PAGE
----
Anglican priest Father Michael Lapsley is the director of the Institute for the Healing of Memories in Cape Town, South Africa. Born in New Zealand, he moved to South Africa in 1973 and served as the National Chaplain of Anglican Students while attending Durban University. As the result of his political and social organizing he was expelled from the country by the apartheid government.
For the next quarter-century, Father Michael lived in exile in Lesotho, the United Kingdom, and Zimbabwe. He became a member of the African National Congress of South Africa (ANC), which was waging an underground guerrilla struggle against apartheid, and served as a chaplain for the ANC for many years. From 1987-1990 he worked as a theological consultant and coordinated an ecumenical program of popular education about apartheid under the auspices of the Lutheran World Federation.
In Harare, Zimbabwe in April 1990 Father Michael was sent a letter bomb by the South African government. Narrowly avoiding death, he lost both of his hands, an eye, and his eardrums. After months of recovery in hospitals in Zimbabwe and Australia, he undertook an international speaking tour starting in December, 1990 reflecting on his own bombing and survival and the current situation in southern Africa.
After repatriating to South Africa in 1992, he became one of the first two employees of the Trauma Centre for Victims of Violence and Torture in Cape Town. He testified before Desmond Tutu’s Truth and Reconciliation Commission and in 1998 he helped launch the Institute for Healing of Memories. Father Michael’s work assists faith communities in the process of healing the psychological, emotional and spiritual wounds of violence. His ministry in South Africa addresses the ongoing trauma from the apartheid period, and he also travels the world to work with communities seeking to emerge from violence and injustice to nonviolence and just relationships.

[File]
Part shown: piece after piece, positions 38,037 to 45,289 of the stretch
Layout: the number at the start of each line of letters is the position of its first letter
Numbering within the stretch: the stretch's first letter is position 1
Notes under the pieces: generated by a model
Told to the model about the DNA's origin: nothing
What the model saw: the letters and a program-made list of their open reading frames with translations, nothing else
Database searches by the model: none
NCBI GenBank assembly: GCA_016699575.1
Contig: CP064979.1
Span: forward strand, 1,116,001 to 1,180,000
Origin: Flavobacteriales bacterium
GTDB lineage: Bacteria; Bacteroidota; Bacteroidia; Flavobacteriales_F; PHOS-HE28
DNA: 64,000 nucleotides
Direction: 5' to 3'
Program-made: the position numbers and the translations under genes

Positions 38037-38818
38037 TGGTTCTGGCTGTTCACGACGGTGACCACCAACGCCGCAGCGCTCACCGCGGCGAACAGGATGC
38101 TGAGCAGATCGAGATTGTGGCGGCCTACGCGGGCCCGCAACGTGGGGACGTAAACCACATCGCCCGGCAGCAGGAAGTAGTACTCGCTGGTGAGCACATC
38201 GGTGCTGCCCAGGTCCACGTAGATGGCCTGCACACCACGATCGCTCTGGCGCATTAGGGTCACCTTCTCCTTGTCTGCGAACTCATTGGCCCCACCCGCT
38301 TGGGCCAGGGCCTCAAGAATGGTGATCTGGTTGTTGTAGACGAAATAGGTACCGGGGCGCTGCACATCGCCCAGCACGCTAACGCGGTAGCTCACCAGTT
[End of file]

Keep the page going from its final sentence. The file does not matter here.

Since working with September 11th Families for Peaceful Tomorrows members Colleen Kelly at a 9/11 speaking event in New York City and Andrew Rice at the April 14 – 18, 2004 “Journey Towards Healing and Wholeness Conference,” held on Robben Island, the site of Nelson Mandela’s 25-year imprisonment before his release and election to the post of African National Congress President, Father Michael has played an important role in our own healing process.
He joined Rice and other Peaceful Tomorrows members in Oklahoma City in April, 2005 for events around the 10th commemoration of the bombing of the Murrah Federal Building, including a traveling exhibition of The Forgiveness Project which features Father Michael as well as Rice. He later joined us at the Garrison Institute for our international conference, “Civilian Casualties, Civilian Solutions” where he shared his wisdom and helped us to launch the International Network for Peace, of which he is a member.